Outside lawyers to probe Baylor University's handling of sex abuse
By Jon Herskovitz
AUSTIN, Texas (Reuters) - Baylor University President Ken Starr, who gained prominence for his investigation of former U.S. President Bill Clinton's sex life, will have an independent investigation looking at how his school responds to sexual misconduct.
Baylor, the world's largest Baptist university, has faced criticism for not doing enough to investigate and discipline a member of its football team who was accused of sexually assaulting a woman who played on the school's women's soccer team. The player, Sam Ukwuachu, was convicted in August of sexual assault and given six months in jail.
A Baylor official told a court in the central Texas city of Waco that the university looked into the woman's complaint but did not find enough evidence to hold a disciplinary hearing. A judge deemed Baylor's investigation so deficient that defense lawyers were barred from citing it during Ukwuachu's trial.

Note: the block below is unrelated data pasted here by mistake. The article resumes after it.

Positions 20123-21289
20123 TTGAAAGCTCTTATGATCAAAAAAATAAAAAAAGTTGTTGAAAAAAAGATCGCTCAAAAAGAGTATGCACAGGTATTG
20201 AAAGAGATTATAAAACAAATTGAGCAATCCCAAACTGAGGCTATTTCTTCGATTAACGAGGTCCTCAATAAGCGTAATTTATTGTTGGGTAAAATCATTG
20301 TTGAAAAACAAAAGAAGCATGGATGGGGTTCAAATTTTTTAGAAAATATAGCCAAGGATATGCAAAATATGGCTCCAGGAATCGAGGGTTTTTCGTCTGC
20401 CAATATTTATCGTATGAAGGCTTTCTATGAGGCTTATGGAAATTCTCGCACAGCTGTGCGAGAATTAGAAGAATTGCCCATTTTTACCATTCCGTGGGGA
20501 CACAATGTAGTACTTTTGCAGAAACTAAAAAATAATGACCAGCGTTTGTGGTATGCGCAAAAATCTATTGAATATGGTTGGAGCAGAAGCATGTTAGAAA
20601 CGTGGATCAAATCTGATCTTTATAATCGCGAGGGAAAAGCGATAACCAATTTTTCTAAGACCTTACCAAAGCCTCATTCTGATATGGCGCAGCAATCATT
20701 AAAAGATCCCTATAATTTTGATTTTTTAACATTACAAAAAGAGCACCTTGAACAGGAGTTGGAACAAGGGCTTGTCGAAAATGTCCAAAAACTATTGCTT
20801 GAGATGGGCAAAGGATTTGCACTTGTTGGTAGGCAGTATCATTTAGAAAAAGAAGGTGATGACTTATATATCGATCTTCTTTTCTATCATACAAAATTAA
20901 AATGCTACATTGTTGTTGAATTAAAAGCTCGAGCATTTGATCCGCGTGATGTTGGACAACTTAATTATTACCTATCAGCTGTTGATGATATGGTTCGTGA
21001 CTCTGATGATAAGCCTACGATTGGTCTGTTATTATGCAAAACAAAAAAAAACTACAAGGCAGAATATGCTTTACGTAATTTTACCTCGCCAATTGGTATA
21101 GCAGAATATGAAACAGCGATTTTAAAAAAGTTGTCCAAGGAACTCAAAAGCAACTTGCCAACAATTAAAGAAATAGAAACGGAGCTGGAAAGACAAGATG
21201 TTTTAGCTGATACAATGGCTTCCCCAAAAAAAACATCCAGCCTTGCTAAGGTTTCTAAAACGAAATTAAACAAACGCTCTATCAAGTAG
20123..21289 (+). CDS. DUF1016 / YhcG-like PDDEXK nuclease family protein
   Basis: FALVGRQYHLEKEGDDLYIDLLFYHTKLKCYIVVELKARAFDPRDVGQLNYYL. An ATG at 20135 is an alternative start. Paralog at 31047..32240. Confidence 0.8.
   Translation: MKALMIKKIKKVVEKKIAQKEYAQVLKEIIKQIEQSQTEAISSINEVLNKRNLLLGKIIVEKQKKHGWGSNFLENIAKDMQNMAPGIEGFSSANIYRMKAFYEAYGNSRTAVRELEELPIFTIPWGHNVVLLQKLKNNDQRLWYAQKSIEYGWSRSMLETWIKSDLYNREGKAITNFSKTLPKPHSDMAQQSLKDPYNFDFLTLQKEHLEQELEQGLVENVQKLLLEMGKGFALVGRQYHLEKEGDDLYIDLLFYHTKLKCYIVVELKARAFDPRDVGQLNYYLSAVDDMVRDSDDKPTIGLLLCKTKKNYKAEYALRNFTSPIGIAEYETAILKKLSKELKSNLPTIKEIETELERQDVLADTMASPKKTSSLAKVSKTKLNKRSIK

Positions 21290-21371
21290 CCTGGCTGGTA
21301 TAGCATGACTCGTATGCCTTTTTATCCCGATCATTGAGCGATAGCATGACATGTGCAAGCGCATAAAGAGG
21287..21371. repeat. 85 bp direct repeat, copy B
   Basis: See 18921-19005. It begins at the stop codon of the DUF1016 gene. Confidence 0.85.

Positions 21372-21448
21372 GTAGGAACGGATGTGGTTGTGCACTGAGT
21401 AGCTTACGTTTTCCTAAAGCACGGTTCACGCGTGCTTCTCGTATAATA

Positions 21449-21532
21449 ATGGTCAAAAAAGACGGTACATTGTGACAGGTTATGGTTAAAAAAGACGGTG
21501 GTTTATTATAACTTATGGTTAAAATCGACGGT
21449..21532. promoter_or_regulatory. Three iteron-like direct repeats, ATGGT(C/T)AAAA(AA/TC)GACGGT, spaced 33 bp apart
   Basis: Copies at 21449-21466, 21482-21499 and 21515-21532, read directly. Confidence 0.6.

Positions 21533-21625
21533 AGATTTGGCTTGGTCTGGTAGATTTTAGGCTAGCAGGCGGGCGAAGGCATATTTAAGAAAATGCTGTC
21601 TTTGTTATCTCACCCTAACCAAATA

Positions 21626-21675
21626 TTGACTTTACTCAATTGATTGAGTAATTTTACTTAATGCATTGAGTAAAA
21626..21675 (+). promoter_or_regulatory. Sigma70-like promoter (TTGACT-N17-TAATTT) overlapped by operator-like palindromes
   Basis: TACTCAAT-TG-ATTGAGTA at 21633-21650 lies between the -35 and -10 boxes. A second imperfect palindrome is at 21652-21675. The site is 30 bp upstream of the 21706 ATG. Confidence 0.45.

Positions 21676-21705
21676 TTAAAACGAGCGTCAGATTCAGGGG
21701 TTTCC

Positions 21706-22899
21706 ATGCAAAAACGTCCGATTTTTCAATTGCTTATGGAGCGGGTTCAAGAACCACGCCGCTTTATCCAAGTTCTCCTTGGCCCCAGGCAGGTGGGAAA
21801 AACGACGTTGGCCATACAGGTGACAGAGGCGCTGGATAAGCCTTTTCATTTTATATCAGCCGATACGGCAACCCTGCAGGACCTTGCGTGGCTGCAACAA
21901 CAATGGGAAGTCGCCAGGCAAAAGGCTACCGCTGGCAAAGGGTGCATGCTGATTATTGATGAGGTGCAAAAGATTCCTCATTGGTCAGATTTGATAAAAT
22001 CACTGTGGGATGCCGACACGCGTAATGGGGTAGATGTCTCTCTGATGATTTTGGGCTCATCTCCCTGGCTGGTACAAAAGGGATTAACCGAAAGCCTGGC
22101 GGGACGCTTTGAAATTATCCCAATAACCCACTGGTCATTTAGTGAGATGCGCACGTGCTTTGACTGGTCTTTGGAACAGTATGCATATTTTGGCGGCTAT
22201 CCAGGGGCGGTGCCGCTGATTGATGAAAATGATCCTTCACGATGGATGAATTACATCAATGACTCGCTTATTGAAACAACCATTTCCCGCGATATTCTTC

The Baylor Board of Regents this week said it hired Philadelphia law firm Pepper Hamilton "to conduct a thorough and independent external investigation into the university's handling of cases of alleged sexual violence."
Starr, university president for five years, said on Wednesday he believes the investigators will help pinpoint Baylor's strengths and weaknesses in order to protect the safety and welfare of students.
Ukwuachu, 22, was convicted on charges that he sexually assaulted the woman at his Waco apartment in 2013.
Critics have accused the university of losing its moral compass in its successful effort in recent years to transform its perennial push-over football team into a national power that hosts opponents in a $266 million stadium that opened last year.
"(The) stunning rape story raises troubling questions about whether the desire to deliver success on the football field annihilated desire for compassion toward a victim of rape," the Dallas Morning News said in an editorial last month. Continued...